It cannot be denied that Crow was a formidable campaigner, who fought tirelessly, not only for his beliefs but also, on behalf of his members. The industrial disputes and campaigns, which led to a walkout by London Underground workers last month in a dispute over ticket office closures, certainly elevated his position as a strong leader amongst his members.
He had achieved a personal ascendancy unmatched by any union leader.
He spoke at rallies and meetings most weekends, and was always in demand to support campaigns.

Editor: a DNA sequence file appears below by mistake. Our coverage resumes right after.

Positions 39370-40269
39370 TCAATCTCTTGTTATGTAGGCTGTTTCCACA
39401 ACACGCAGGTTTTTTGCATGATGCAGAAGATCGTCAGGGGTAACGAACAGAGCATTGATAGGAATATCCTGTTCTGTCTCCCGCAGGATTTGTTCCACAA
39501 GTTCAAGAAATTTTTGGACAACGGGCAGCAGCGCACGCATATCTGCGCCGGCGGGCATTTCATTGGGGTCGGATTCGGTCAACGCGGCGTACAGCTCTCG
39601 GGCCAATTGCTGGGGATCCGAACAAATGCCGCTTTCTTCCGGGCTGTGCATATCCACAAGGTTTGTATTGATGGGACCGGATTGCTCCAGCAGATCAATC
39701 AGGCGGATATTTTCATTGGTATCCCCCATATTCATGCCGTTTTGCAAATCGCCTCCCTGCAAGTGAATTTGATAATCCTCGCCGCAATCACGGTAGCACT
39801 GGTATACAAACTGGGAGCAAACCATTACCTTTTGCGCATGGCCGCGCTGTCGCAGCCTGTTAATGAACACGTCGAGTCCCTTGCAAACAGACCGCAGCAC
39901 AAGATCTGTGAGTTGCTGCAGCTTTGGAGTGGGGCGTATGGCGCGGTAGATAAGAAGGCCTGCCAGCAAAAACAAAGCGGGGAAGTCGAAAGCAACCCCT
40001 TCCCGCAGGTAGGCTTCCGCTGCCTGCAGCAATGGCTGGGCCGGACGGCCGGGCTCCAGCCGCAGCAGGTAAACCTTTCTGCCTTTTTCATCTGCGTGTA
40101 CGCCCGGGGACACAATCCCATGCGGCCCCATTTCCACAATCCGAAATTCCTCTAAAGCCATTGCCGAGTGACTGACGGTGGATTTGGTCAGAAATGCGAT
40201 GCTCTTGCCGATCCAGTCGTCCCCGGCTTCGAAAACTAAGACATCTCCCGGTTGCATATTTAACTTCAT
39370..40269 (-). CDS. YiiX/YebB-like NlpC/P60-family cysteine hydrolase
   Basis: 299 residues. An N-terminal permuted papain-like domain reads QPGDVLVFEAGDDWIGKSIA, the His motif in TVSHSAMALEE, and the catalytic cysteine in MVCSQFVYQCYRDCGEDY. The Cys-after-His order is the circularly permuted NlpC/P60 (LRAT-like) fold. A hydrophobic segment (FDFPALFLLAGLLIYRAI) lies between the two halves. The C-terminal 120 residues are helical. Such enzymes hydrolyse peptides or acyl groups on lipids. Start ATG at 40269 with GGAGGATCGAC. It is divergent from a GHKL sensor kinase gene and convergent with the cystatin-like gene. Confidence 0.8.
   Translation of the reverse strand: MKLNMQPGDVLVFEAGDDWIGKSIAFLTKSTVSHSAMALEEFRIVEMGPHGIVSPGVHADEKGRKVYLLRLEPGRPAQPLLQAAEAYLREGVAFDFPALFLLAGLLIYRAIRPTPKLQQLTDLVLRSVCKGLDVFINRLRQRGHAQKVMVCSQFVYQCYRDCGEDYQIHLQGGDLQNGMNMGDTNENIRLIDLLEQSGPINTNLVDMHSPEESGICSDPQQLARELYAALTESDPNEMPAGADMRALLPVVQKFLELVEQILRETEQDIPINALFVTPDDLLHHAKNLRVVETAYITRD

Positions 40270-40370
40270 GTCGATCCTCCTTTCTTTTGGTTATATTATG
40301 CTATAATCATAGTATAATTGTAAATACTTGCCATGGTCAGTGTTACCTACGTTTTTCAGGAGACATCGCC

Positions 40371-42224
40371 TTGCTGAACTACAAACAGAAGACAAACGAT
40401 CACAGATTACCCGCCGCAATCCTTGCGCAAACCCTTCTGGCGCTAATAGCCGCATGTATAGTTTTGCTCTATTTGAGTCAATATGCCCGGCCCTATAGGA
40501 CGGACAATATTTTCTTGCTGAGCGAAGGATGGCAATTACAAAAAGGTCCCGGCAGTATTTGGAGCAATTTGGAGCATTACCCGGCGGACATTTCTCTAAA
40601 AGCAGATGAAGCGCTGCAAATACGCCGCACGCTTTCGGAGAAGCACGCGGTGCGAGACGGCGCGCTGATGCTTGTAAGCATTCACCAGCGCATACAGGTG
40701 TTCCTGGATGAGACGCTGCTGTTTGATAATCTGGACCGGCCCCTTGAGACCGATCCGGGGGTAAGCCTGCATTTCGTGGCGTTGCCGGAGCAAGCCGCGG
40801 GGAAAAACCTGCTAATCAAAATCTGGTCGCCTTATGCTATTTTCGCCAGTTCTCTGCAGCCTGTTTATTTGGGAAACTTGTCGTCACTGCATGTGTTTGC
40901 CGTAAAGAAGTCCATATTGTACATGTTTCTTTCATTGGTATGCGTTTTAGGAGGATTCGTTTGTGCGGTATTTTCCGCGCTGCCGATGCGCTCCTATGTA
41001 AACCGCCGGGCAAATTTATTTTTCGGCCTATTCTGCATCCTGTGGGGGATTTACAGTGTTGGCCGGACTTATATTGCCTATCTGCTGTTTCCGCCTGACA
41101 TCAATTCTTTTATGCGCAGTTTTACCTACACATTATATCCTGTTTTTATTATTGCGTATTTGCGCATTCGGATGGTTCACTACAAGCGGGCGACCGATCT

I appreciate that Bob Crow did what he was elected to do. However, social and economic justice can be achieved with dignity and respect, without the need for controversy.
To resolve any issue in consideration of the interests of all, such a solution can be implemented with dialogue, diplomacy and a mutually acceptable way.
I am not sure what Crow would have chosen as his epitaph? Whatever his legacy, one can only hope his successor is someone who can campaign without militancy or disputes. Perhaps drifting back to the centre of politics will garner favourable support from the public, which the newly elected RMT leader may wish to consider.
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